Solar Massachusetts Renewable Target (SMART) is an incentive created by the Department of Energy Resources (DOER) that pays owners of solar panels directly through the utility company. SMART only applies to National Grid, Eversource, or Unitil customers in Massachusetts. The incentive value is determined by a combination of system size, region, and utility provider.
Sub metering is a way for individual tenants to get billed directly for their own electricity usage. In the case of solar, sub meters are the devices that communicate with the solar panel system, telling them when to stop providing electricity based on the utility allowance agreement (net metering still applies). Sub meters are physical devices that range in cost, and just like regular meters, they measure energy usage from both the utility and non-utility devices, such as solar panels.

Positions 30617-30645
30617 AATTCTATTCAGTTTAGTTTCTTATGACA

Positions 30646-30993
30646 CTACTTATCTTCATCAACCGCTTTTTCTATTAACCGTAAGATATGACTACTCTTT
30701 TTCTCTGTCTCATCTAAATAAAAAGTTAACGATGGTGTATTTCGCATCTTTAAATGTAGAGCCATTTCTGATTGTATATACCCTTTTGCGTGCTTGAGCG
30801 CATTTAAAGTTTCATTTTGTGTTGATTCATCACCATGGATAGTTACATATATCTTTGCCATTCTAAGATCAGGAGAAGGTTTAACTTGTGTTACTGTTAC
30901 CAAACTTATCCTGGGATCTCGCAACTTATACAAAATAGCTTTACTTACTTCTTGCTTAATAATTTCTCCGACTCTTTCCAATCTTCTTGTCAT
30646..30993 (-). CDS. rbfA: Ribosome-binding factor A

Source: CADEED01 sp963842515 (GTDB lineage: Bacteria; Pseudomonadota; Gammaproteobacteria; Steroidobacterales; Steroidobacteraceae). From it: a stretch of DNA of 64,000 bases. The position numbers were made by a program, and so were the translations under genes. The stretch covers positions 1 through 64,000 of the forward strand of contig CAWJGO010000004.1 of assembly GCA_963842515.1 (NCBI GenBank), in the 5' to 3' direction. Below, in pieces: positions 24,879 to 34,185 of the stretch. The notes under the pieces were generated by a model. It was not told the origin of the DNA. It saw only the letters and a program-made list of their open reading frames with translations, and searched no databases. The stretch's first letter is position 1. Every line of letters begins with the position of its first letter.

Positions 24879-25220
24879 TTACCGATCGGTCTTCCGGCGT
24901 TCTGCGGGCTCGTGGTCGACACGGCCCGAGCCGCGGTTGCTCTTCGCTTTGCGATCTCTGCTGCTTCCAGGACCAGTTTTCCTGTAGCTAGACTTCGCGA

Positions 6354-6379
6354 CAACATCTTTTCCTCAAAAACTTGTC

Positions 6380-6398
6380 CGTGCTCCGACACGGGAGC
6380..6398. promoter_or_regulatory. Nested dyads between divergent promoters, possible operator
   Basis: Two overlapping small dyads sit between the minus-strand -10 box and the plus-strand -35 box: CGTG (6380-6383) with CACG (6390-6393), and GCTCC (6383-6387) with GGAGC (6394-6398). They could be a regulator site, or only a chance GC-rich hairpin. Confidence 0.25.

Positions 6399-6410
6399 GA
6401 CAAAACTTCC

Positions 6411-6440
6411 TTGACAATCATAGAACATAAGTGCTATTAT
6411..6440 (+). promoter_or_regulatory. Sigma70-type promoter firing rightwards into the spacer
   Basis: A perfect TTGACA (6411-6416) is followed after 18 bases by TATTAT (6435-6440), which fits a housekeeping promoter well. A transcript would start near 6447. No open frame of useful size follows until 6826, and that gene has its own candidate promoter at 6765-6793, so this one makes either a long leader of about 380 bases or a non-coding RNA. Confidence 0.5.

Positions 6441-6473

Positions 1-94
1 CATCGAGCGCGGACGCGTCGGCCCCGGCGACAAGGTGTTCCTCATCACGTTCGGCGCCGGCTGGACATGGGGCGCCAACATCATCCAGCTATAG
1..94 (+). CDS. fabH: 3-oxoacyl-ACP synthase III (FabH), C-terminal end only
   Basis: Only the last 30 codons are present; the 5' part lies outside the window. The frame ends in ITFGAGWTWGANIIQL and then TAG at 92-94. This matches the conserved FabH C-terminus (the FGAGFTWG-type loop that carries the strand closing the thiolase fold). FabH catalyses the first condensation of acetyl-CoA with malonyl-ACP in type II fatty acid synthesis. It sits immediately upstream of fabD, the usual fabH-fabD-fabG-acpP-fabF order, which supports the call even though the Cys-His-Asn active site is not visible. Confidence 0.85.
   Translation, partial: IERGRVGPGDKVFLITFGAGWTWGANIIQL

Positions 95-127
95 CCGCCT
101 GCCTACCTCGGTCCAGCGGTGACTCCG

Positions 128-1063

Substations are electric plants, owned either by a utility or private company, for the purpose of transforming voltages from high to low or low to high. Substations are an important part of the electric grid, as they allow for electricity to be converted into a usable voltage for businesses and homes, as well as serve as a tie in point for solar systems.
Utility prices have historically increased over time, meaning your solar system will generate more money over time. This is because a solar system offsets how much electricity you use in kWh, not how much money you spend on your bill. This is a seemingly small but important distinction.
Virtual Net Metering is when the solar panel system is off-site, meaning the solar panel system is not located on the property that is receiving the net metering credits. The credit system is the exact same as an on-site solar panel system. This is how community solar works.
A watt is a unit of power equivalent to one joule of work performed per second. When a 40 watt lightbulb is used for one hour, 40 watt-hours of electricity are consumed, or 0.04 kilowatt-hours (kWh).